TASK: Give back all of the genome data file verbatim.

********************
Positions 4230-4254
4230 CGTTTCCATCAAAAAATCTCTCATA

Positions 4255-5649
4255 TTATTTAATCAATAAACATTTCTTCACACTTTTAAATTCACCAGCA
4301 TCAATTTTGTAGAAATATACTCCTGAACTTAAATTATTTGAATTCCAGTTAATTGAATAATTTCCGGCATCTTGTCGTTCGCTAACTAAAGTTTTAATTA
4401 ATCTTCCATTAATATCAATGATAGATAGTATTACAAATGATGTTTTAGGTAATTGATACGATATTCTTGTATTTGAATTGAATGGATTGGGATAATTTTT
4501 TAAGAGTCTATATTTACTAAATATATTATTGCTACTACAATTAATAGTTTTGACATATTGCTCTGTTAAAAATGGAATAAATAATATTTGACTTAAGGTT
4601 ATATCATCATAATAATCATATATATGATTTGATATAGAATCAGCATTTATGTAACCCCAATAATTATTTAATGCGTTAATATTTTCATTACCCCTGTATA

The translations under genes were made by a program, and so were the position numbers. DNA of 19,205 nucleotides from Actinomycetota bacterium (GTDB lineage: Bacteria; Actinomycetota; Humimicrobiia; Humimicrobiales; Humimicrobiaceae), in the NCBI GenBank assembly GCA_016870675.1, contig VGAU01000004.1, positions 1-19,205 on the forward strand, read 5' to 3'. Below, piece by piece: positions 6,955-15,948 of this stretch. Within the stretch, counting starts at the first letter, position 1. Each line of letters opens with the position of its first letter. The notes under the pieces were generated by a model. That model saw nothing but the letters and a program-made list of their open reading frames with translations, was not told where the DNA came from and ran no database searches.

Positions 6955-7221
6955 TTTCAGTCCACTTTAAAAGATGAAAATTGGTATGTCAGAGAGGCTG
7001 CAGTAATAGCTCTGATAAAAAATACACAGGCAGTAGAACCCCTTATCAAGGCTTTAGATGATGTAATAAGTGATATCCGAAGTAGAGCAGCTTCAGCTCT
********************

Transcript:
Positions 4230-4254
4230 CGTTTCCATCAAAAAATCTCTCATA

Positions 4255-5649
4255 TTATTTAATCAATAAACATTTCTTCACACTTTTAAATTCACCAGCA
4301 TCAATTTTGTAGAAATATACTCCTGAACTTAAATTATTTGAATTCCAGTTAATTGAATAATTTCCGGCATCTTGTCGTTCGCTAACTAAAGTTTTAATTA
4401 ATCTTCCATTAATATCAATGATAGATAGTATTACAAATGATGTTTTAGGTAATTGATACGATATTCTTGTATTTGAATTGAATGGATTGGGATAATTTTT
4501 TAAGAGTCTATATTTACTAAATATATTATTGCTACTACAATTAATAGTTTTGACATATTGCTCTGTTAAAAATGGAATAAATAATATTTGACTTAAGGTT
4601 ATATCATCATAATAATCATATATATGATTTGATATAGAATCAGCATTTATGTAACCCCAATAATTATTTAATGCGTTAATATTTTCATTACCCCTGTATA

The translations under genes were made by a program, and so were the position numbers. DNA of 19,205 nucleotides from Actinomycetota bacterium (GTDB lineage: Bacteria; Actinomycetota; Humimicrobiia; Humimicrobiales; Humimicrobiaceae), in the NCBI GenBank assembly GCA_016870675.1, contig VGAU01000004.1, positions 1-19,205 on the forward strand, read 5' to 3'. Below, piece by piece: positions 6,955-15,948 of this stretch. Within the stretch, counting starts at the first letter, position 1. Each line of letters opens with the position of its first letter. The notes under the pieces were generated by a model. That model saw nothing but the letters and a program-made list of their open reading frames with translations, was not told where the DNA came from and ran no database searches.

Positions 6955-7221
6955 TTTCAGTCCACTTTAAAAGATGAAAATTGGTATGTCAGAGAGGCTG
7001 CAGTAATAGCTCTGATAAAAAATACACAGGCAGTAGAACCCCTTATCAAGGCTTTAGATGATGTAATAAGTGATATCCGAAGTAGAGCAGCTTCAGCTCT